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Quebec commits to tackling illicit trade

| November 22, 2013

The National Coalition Against Contraband Tobacco (NCACT) has commended the government of Quebec for contributing $4 million to the city of Montreal to fight the contraband tobacco trade.

At the same time it has contrasted Quebec’s action to the apparent lack of action by the government of Ontario.

“Illegal cigarettes are a serious problem in Quebec and Ontario, and this action taken by [Quebec’s] government is an important step in the right direction in the fight against contraband,” said Gary Grant, NCACT spokesperson and 39-year veteran of the Toronto Police Service.

“The illegal cigarette trade in Quebec remains extremely volatile. By committing additional funds, Quebec’s government recognized that more remains to be done to control the negative impact the illegal cigarette trade continues to have across the province.”

Later, Grant said the Quebec government was giving the issue the serious attention it deserved. “Ontario must do the same,” he said. “The province has committed to tough new anti-contraband measures in the last two provincial budgets. It is important the government follow through on these commitments.

“There is more contraband tobacco in Ontario than [in] any other province, and the problem won’t improve unless that government takes concrete and meaningful action to address this problem.

“Commitments are meaningless without action,” concluded Grant. “Ontario must take action.”

Health insurer unlikely to win proposed tobacco damages suit in Korea

| November 22, 2013

Questions have been raised about what a proposed damage suit filed by Korea’s National Health Insurance Service (NHIS) against cigarette companies would accomplish, according to a story in The Korea Times.

The state-run NHIS has claimed since August that tobacco manufacturers operating in Korea are responsible for the medical costs of patients suffering from smoking-related diseases.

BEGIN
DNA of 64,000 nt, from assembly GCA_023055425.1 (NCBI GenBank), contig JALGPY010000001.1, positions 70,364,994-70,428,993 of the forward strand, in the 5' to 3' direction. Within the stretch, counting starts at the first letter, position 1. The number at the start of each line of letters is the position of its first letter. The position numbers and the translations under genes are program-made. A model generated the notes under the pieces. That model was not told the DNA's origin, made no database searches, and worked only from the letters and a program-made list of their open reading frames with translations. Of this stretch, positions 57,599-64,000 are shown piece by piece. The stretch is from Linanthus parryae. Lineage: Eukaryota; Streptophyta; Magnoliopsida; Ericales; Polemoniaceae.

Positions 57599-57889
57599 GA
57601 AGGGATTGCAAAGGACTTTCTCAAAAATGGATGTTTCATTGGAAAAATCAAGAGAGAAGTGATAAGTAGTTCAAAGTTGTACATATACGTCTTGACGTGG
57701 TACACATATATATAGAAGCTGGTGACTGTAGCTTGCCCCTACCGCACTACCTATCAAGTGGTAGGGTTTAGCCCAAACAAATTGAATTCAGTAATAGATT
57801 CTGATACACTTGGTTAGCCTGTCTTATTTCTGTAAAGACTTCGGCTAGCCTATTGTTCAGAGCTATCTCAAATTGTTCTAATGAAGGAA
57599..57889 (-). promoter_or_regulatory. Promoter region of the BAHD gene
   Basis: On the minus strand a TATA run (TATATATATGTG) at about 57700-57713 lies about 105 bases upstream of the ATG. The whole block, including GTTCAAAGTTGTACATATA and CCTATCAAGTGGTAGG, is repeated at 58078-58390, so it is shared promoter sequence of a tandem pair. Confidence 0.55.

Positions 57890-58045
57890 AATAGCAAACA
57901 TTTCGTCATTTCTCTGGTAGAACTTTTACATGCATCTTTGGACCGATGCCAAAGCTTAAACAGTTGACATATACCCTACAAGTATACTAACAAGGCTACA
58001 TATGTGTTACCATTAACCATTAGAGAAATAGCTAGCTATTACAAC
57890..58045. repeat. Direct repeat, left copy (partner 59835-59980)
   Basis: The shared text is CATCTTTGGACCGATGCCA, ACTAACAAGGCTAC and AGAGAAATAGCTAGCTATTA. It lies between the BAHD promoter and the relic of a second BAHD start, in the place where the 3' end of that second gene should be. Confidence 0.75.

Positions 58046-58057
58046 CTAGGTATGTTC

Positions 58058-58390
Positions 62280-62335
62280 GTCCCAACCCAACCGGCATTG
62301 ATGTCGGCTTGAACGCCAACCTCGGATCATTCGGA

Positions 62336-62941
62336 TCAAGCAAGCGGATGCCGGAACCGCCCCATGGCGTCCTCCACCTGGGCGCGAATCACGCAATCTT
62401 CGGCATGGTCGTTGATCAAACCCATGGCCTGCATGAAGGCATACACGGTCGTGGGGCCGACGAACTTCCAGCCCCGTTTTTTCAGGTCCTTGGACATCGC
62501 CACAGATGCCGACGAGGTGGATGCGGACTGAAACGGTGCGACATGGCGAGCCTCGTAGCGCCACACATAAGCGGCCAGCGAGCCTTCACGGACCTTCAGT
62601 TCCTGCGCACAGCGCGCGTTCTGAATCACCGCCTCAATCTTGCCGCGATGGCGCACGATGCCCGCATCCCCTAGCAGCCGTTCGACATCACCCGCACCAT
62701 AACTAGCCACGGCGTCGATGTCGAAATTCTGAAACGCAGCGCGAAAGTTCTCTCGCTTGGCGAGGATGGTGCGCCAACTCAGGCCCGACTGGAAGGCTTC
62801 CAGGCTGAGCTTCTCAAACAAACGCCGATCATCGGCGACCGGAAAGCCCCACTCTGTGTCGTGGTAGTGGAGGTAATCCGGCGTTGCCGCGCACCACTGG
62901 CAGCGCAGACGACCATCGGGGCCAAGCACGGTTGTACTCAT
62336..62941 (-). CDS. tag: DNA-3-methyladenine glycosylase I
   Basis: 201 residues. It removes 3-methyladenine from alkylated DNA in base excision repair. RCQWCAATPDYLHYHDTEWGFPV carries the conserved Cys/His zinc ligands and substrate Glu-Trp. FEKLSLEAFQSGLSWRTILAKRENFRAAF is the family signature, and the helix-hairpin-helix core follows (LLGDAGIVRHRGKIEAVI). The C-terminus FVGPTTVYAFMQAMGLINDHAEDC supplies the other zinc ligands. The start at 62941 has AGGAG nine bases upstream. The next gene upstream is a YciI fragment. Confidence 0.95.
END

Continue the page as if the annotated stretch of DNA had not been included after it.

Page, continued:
The amount of damages requested in the suit is expected to be up to WON1 trillion, but some experts believe the NHIS would have little chance of winning, given how similar cases have fared around the world.

And they say that any money tobacco companies were forced to pay out would result ultimately in an increase in cigarette prices, putting an additional financial burden on smokers.

One suggestion made is that the NHIS should use the fees it collects from the sales of cigarettes exclusively for smokers, instead of for patients in general.

The amount collected was WON1.54 trillion in 2010, close to the NHIS’s estimate of medical costs related to smoking in 2011: WON1.69 trillion.

Taiwan’s parks full of tobacco smoke

| November 22, 2013

The Taiwan Ministry of Health and Welfare’s Health Promotion Administration has defended an upcoming ban on tobacco smoking in national parks by saying that subjecting people to second-hand smoke was a violation of their basic human rights, according to a story in the Taipei Times.

The administration was responding to a pro-smoking group’s accusation that restricting smokers from lighting up in national parks was unconstitutional.

Chen Shao-ting, chairman of the organizing committee of the Taiwan Smoker Rights Promotion Association, said the health ministry had overstepped its legal authority by banning smoking in national parks as of April 1 next year.

But Feng Tsung-yi, a section chief at the agency, said it was a matter of public interest for people to have the right to breathe fresh air, and ensuring that they could was part of the government’s duty.

“If you expose the majority of the people to an environment full of second-hand smoke, that would be a violation of their basic human rights,” he said.

Other administration officials said the government had been trying to extend no-smoking zones to pedestrian crossings, where smokers often lit up while waiting for traffic lights to change.

Essentra research on FDA-cited PAHs

| November 22, 2013
Part of the Essentra Scientific Services laboratories at Newcastle, UK.

Part of the Essentra Scientific Services laboratories at Newcastle, UK.

Essentra Scientific Services (ESS) has published its latest research into the quantitative analysis of polycyclic aromatic hydrocarbons (PAHs) contained in cigarettes.